Having never encounter the Man of Law’s Tale, I had no idea what to expect in any portion of the text. That being said, I especially did not expect to have Chaucer take a few moments in the introduction for some self-praise. Now, do not read me wrong here, I appreciate Chaucer as an author and am clearly interested in him as a figure of English being that this is an author-centered class on him, but I want to take a minute to point out a moment of boasting that I found particularly humorous. The Man of Law takes more than a few lines to lament that Chaucer has already told all the stories worth telling. Okay, Chaucer, what are you trying to do here? I believe at one point we discussed that in his time, it was fairly common for a work to be anonymous and for an author to not lay such loud and proud claim on their work – Chaucer not only does that but praises himself as a whole for creating such numerous great texts such that his own character cannot possibly come up with another one to suffice. Talk about patting your own back.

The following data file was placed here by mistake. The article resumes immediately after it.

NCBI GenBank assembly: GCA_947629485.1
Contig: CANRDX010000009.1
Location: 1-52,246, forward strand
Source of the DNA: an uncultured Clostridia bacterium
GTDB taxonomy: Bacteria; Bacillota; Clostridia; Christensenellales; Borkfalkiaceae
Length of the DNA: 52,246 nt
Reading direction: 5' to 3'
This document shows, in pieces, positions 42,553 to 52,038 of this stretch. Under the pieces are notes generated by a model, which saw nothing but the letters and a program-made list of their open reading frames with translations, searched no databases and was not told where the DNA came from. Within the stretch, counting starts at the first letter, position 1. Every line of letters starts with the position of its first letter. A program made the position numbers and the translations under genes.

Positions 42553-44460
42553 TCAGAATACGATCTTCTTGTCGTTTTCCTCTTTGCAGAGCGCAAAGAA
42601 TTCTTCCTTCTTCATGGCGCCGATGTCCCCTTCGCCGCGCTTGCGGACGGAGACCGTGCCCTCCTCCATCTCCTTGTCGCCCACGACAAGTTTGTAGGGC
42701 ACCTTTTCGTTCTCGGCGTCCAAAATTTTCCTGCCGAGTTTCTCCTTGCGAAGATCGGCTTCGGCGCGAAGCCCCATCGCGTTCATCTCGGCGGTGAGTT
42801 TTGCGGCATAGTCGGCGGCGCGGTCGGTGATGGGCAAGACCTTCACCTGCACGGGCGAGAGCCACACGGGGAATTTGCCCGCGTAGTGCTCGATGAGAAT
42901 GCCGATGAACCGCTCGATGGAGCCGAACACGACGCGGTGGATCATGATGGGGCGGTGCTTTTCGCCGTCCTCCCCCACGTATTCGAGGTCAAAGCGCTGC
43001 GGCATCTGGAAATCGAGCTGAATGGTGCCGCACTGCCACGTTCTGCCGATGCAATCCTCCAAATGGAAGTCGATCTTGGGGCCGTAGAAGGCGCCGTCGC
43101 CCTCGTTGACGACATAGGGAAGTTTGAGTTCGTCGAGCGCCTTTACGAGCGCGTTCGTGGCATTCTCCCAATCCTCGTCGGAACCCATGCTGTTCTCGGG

After reading the Reeve’s Tale, I feel compelled to comment on the evident structure of the Canterbury Tales as a whole. My encounters thus far with the Tales have been in very separate instances. To now experience three stories in a row, as they were clearly intended to be received, is a unique and notable experience in and of itself. I am able to say that these stories were clearly intended to be together because of the unique interplay between the characters in the journey and their own characters within their stories. From the Knight’s Tale to the Miller’s mocking and now the Reeve’s response – I have never read a collection so unique; one where characters can come in and out of their different worlds so seamlessly. Every day is a new experience with Chaucer, and my appreciation for his work in the context of our literary history is growing.